“I’m tired of having to write grants for basic supplies in my classroom”: New report illuminates constitutional crisis of North Carolina’s chronically underfunded schools

This week Progress NC published a comprehensive report about the state of North Carolina schools called True Reports of Underfunded Education (T.R.U.E.).

Coming on the heels of Lt. Gov. Mark Robinson’s comically inept indoctrination report and right in the middle of both state budget negotiations and important new developments in the Leandro case, the T.R.U.E. report details how North Carolina’s failure to adequately fund public schools is impacting the state’s students and public school staff in real terms.

The T.R.U.E. web portal fielded 592 submissions over the course of just one month, easily surpassing the number Robinson’s witch hunt collected in a much longer period of time. Submissions were evenly distributed throughout the state, representing snapshots of life in both rural and urban schools.

Participants in the T.R.U.E. project shined the spotlight on low wages, unreasonably high work loads, shortage of basic supplies, overcrowded classrooms, unsafe pandemic practices, and crumbling school buildings as the reality facing North Carolina’s students and school staff:

“Our school has vacancies that need to be filled, and NO subs, so support staff and classroom teachers alike are being pulled to provide coverage for teacherless classrooms. As the librarian, there are many days where I spend half my day providing this coverage, and the media center is closed”.

“Planning periods are routinely taken away, which leaves us with no time to do non-instructional things like planning and grading, yet we are expected to do them. We already exist with no lunch breaks, working 8-9 hour days with no breaks and then we have to stay after to do the other things which are required of us. It is just plain wrong”.

“We are still using PCs from the early 2000s. We have smartboards that are no longer interactive because the technology isn’t supported or is outdated. We have a shortage of paper towels and cleaning supplies in our district”. 

“There’s mold. There are windows that don’t work. There are rooms that don’t have working AC. We have places in our school where students walk over wooden pallets when it rains because of the water puddling on the floor”.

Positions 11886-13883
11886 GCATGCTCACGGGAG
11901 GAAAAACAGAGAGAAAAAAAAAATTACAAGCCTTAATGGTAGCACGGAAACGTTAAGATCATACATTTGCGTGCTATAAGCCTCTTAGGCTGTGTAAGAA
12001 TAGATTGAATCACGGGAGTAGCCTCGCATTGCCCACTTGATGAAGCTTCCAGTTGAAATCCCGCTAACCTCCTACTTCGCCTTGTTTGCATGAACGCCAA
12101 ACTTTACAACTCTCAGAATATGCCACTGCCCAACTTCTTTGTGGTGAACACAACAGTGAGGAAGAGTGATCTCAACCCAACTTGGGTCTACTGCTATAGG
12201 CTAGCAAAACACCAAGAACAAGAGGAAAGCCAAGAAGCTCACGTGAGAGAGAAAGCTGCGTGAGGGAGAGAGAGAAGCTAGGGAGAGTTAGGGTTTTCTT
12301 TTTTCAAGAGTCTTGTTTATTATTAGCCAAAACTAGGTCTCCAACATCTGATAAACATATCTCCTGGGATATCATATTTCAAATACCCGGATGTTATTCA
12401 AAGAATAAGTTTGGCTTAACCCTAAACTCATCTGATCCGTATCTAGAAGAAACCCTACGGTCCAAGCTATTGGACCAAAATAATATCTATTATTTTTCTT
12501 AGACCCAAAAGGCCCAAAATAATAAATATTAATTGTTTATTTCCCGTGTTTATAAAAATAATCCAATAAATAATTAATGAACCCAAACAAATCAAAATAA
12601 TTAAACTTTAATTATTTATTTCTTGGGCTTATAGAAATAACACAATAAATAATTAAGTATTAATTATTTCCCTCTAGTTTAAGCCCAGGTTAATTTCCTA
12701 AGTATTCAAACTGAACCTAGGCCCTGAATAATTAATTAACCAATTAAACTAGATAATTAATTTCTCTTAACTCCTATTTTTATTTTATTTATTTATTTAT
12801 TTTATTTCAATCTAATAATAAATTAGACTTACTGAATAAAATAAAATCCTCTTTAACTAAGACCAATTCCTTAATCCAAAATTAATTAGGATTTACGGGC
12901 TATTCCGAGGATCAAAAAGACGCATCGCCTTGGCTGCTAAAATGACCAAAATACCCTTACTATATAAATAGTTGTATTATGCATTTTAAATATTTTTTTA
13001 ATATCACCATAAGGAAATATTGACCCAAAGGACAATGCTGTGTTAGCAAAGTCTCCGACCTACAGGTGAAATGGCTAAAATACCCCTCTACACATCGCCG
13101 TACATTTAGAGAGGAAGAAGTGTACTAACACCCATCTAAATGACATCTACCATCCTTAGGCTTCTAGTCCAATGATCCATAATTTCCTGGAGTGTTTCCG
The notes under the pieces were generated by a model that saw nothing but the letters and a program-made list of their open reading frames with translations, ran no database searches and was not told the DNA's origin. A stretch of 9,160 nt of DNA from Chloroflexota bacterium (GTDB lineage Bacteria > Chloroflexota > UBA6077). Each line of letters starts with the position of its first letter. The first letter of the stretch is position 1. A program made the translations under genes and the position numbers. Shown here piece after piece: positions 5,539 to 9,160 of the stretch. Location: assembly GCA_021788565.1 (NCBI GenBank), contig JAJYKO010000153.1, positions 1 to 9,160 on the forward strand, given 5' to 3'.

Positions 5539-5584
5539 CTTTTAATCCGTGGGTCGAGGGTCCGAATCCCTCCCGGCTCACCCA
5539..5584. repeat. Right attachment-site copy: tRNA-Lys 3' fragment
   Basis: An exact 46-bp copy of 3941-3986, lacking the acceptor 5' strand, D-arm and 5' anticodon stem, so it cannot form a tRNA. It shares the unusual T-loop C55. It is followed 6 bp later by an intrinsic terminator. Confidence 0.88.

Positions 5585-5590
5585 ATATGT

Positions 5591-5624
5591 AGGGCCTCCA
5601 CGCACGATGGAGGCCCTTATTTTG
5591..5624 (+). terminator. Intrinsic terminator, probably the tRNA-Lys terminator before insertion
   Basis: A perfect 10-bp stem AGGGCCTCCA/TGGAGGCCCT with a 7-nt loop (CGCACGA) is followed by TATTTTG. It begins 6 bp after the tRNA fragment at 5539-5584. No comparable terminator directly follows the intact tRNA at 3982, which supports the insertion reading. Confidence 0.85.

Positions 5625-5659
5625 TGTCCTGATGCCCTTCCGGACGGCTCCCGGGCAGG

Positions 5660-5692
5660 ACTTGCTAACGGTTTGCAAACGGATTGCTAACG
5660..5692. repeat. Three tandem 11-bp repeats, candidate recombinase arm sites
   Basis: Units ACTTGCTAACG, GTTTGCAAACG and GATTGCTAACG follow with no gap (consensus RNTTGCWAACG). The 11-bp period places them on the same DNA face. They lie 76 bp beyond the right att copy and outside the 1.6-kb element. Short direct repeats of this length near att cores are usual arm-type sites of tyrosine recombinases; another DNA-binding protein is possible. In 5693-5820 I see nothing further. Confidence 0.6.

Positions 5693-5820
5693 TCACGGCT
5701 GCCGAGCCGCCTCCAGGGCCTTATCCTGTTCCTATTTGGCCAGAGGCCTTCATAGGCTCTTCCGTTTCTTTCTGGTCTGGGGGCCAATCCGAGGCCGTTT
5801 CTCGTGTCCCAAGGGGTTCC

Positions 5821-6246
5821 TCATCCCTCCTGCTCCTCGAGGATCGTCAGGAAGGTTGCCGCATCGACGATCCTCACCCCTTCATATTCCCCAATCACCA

“I have witnessed classes that were designed to have a maximum of 25 students being crammed with 38 and 40 students”.

“The very least we should be able to expect is a physically safe learning environment where the air is safe to breathe, the plumbing and electricity works, and kids can travel the halls safely”.

These eyewitness accounts from inside North Carolina schools help explain the urgency behind Superior Court Judge David Lee’s ruling this week that the state must transfer $1.7 billion in reserve funds to cover the first two years of the Leandro Remedial Plan.

Lee’s decision comes 17 years after the North Carolina Supreme Court ruled that the state had failed in its constitutional obligations to provide a sound education, ordering the funding deficiencies to be corrected and assigning Superior Court to monitor the state’s compliance.

Far from embracing their constitutional duties, the leaders of both the North Carolina House and Senate have repeatedly thumbed their noses at the court’s attempts to carry out its mandate.

Senate Pro Tempore Phil Berger–who has repeatedly blocked school bonds from state ballots despite a staggering $13 billion in statewide facility needs–has mockingly suggested that “if judges want to get into the field of appropriating they need to run for the legislature.”

House Speaker Tim Moore this week went even further, branding Lee a “rogue judge” and threatening that any attempt to compel state legislators to fund the Leandro plan “would amount to judicial misconduct and will be met with the strongest possible response”–a likely reference to an attempt to remove Lee from office.

Think about that for a minute.

We have a Supreme Court which has ordered the state to adequately fund public schools and a Superior Court attempting to ensure compliance.

We have a comprehensive, research-based report detailing specific steps the state can take to comply.

We have classrooms jammed with upwards of 40 students in the middle of a pandemic, an unprecedented wave of teacher resignations, and children climbing over wooden pallets to stay out of flood water in their crumbling school buildings.

And the leaders of the legislature’s reaction? Let’s get rid of the judge.

Moore and Berger’s claim is that North Carolina’s Constitution does not allow the courts to make funding decisions and that crossing that line would amount to a constitutional crisis.

The T.R.U.E. constitutional crisis is their unwillingness to provide North Carolina’s children with a sound basic education, and this crisis has gone unaddressed for far too long.

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